Friday, August 17, 2012

The Babies Cry Up Some Psych Pop

Moonlight Mile, the new 7-inch from The Babies, cries up some vintage noise pop as a follow-up to their 12-inch EP Cry Along With The Babies released in January. It will appease anyone who was somewhat disappointed with that effort.

While the track is still pretty far removed from the sound laid down during the band's Brooklyn beginnings in 2009, Moonlight Mile is a big swing in the right direction. As the first glimmer to another album this fall, both the single and the B-side make Our House On The Hill all the more promising.

Moonlight Mile marks a shift in the sound.

The song itself is about getting lost somewhere in the middle of nowhere, and then it's played up as a haunting piece of psych pop. It has an upbeat and fuzzy tempo, without ever becoming too friendly. Its lyrics carry a ghostly warning: It may have been the right road for "him," but not for you.

As a garage rock/pop number, Moonlight Mile also takes advantage of Kevin Morby's (Woods) ability to deliver increasingly infectious harmonies while allowing Cassie Ramone (Vivian Girls) to feel at home on lead guitar. They in turn are rounded out by original member and drummer Justin Sullivan (Bossy) and bassist Brian Schleyer (Big Soda) with a much more settled sound.

The track has little if anything to do with the Rolling Stones' song with the same name, except the possible connection to vintage drug slang. That, and there are influences from the 60s.

The B-side is a bit different in tone. Places maintains the psych pop sound, but makes a completely different statement. Instead of warding someone away, the indie pop rock track invites people step outside, meet people, see places, and set themselves free.

It's somewhat reminiscent of how Morby and Ramone originally came together as two friends just looking to jam together. The pairing turned out better than they expected, giving Ramone more freedom as lead guitarist and Morby an opportunity to sing while switching out his bass for guitar.

The Babies have evolved from a side project into a standalone.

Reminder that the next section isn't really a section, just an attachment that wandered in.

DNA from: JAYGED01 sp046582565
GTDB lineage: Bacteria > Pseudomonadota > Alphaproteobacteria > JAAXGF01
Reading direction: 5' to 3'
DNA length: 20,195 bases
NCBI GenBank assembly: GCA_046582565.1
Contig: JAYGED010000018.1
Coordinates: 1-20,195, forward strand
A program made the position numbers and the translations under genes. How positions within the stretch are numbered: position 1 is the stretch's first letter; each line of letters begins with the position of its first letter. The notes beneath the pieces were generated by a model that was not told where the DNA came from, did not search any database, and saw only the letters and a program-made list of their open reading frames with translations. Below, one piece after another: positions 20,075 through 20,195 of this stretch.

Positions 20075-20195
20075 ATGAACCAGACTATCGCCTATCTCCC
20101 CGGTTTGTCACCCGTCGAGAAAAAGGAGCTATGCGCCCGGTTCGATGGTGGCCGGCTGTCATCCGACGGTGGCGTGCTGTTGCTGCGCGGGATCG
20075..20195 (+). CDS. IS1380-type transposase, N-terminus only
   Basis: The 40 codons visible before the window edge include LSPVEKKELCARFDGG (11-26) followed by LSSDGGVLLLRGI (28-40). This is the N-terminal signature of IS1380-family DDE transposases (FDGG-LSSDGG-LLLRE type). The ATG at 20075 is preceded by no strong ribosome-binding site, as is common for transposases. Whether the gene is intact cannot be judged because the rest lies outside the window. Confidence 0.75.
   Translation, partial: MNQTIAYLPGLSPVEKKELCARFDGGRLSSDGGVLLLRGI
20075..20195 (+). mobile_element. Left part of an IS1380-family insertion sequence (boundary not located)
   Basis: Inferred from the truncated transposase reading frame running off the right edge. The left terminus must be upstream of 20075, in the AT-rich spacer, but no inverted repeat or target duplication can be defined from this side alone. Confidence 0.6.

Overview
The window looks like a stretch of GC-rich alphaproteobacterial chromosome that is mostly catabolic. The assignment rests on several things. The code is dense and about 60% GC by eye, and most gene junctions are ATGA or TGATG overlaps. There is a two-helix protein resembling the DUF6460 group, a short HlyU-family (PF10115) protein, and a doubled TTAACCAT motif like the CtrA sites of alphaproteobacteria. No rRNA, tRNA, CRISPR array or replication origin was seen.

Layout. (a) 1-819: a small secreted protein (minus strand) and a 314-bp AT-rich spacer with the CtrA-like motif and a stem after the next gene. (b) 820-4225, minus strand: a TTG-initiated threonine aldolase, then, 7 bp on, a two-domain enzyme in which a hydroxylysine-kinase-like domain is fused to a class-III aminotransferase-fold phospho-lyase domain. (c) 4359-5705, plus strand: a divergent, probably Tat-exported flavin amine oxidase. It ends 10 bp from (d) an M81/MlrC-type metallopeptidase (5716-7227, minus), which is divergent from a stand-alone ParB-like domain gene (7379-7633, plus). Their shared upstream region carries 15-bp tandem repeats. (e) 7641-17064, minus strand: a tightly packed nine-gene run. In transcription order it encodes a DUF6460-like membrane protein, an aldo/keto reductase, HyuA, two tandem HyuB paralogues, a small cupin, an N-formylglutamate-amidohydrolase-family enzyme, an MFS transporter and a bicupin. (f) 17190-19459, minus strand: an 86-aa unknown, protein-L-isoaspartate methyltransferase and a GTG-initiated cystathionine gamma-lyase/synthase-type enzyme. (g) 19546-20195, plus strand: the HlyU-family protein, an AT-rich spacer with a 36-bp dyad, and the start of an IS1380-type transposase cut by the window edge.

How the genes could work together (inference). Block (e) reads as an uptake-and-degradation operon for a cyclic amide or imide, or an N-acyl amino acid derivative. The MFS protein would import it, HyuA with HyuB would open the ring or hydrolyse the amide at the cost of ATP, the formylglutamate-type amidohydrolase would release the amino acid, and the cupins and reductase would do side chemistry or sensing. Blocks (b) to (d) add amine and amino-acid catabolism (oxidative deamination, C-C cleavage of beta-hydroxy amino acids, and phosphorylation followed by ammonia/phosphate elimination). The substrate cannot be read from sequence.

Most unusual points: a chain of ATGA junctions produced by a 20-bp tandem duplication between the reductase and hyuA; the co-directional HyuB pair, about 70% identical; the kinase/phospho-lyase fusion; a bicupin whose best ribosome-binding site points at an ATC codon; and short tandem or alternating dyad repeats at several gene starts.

Originally, Romane said she didn't see this outing as anything other than a short-term side project. But it is very different now. The Babies have discovered a unique enough sound (from either Vivian Girls or Woods) to take ownership. They've even doubled up with their respective bands on occasion. In July, they shared stage time with both Vivian Girls and La Sera (Katy Goodman's side project).

There may be opportunities to do that with Woods too. Morby's other band, fronted by Jeremy Earl, has an album release slated for September by Woodsist, making them label mates (at least for the short term). The sound is different, but complements. It's part of what makes The Babies work without being extensions.

"In Vivian Girls, I write most of the songs," Ramone said in 2009. "It's good for Kevin because he's like the main guy, and it's good for me because I can take a more backseat approach and just kind of help out."

It's also how things are done among the circle of friends that make up much of the indie scene in New York. When bands aren't playing, some of them end up at the same punk shows. All four of the band members met this way before they sat down to play together.

Moonlight Mile By The Babies Lines Up At 5.2 On The Liquid Hip Richter Scale. 

Incidentally, The Babies also put out a single with a different label in April. It was somewhat overlooked, carrying a rawness that was more closely related to their Cry Along With The Babies EP. Moonlight Mile isn't easily passed up. It's an indication that what started as a loosely arranged duo is feeling like a foursome to watch.

You can find Moonlight Mile by The Babies on iTunes. You can also download Moonlight Mile from Amazon. The single is available from Woodsist direct, with only 1,000 copies that feature the exclusive B-side, Places.

Fans of Ramone might note we also covered her duet with Owen Holmes on Gospel Music. And for those who don't know her, she has another creative outlet as an artist. She has designed several dozen album covers for indie bands; two Widowspeak members sport her drawings as tattoos.
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